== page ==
1. First, they had to match two cards. One card would be a picture that represented a cause and the other would be a picture that represented the effect. They were not allowed to take notes on the location of the cards. This is a concentration game after all!
  2. After matching two cards, one team member would come to the board and use the information on the cards and one of the words on the board to write a sentence of cause and effect. The team could help them, but I would not look at the sentence until it was finished. If the sentence was correct, the team would get a point and another turn. If the sentence was not correct, the next team would have a shot at writing a correct sentence. Once one of the words or phrases on the board was used, I would cross it off to ensure that all of them were used for practice.

Students enjoyed the game and had to work hard to make sure their team’s sentences were logical and correct. The whole class appeared to find mistakes in logic particularly interesting.

Please note that  there is one picture that represents surprised and another that represents frightened or terrified. Surprised is intended to match up with the mouse and frightened or terrified is intended to match up with the ghost. Students thought it was funny when I acted out surprised versus frightened and were fine when I explained that I was looking for something very strong for the ghost and not so strong for the mouse.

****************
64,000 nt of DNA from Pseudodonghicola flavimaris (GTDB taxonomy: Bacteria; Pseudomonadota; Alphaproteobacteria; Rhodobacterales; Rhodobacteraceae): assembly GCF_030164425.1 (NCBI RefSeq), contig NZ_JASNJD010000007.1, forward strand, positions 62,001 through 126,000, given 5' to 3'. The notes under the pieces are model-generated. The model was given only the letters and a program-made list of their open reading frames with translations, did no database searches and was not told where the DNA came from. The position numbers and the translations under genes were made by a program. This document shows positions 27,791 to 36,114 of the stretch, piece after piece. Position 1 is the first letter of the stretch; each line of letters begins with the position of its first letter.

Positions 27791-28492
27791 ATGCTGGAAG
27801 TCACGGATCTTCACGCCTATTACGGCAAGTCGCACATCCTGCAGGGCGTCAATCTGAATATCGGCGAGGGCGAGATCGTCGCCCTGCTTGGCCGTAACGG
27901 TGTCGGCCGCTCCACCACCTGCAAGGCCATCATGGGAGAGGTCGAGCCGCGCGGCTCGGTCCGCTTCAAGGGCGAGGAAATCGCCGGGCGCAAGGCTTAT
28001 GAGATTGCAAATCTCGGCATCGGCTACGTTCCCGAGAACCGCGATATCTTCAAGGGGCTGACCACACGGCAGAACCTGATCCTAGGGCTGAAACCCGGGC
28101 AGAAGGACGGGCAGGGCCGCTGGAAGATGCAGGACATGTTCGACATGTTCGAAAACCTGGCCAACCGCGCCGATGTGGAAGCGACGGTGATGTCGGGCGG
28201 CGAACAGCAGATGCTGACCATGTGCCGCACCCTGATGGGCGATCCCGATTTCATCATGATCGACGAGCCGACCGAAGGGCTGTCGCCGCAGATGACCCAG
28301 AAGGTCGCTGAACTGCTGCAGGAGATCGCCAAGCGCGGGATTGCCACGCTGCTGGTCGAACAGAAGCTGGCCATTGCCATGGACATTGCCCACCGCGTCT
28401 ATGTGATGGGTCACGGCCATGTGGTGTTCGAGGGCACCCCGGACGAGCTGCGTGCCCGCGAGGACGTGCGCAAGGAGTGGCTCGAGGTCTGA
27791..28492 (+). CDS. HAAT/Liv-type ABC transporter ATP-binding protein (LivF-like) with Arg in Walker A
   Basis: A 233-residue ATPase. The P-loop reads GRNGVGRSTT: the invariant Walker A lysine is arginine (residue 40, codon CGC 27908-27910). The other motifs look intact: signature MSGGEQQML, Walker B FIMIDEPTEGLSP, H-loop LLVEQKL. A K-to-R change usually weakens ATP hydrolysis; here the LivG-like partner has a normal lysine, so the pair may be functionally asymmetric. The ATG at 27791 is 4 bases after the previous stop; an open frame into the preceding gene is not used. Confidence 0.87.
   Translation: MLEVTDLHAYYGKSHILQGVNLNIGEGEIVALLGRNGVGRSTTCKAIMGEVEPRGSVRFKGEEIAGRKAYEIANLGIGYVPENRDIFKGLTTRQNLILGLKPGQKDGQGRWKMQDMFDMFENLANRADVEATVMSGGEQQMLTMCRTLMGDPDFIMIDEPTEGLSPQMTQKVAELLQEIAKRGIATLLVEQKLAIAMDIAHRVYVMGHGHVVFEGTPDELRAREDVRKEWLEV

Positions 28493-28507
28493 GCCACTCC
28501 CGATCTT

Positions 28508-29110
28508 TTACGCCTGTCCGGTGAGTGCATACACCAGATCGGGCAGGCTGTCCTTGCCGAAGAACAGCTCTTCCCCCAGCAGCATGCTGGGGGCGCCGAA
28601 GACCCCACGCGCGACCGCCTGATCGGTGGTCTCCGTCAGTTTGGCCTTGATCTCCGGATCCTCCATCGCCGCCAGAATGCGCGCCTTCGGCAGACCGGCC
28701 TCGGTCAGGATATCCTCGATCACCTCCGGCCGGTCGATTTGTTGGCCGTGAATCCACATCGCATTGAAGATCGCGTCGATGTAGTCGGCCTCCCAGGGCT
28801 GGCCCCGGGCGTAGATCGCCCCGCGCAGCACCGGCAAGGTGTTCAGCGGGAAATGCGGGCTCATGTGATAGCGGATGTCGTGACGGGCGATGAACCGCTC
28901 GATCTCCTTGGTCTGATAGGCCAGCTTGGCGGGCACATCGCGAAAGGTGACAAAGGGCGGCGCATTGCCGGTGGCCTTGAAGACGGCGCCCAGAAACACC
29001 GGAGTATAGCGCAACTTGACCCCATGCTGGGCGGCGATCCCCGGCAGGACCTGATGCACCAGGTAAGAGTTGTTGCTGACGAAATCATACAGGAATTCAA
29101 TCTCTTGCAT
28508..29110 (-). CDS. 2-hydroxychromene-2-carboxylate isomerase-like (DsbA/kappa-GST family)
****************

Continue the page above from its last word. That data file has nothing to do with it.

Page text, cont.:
To open or download the game go to Cause and Effect Concentration Game.

The source for most of the images was My English Images.

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UsesSimplePresentTenseThe simple present tense isn’t really all that simple and it is used a lot in college courses. It is used for facts and facts are found in all types of courses. It is also used for regular occurrences such as cultural customs and would, therefore, occur regularly :)  in an anthropology course. In addition to these two uses, it is used to write about origin and with nonaction verbs.

Understanding these uses is especially important when students are writing and trying to decide what type pf present tense to use, the simple present or the present continuous. One way to help students understand the uses of the simple present tense is to ask them to categorize example sentences according to their uses. A Categorization of the Uses of the Simple Present Tense  is a  PowerPoint Presentation which uses movement to show categorization.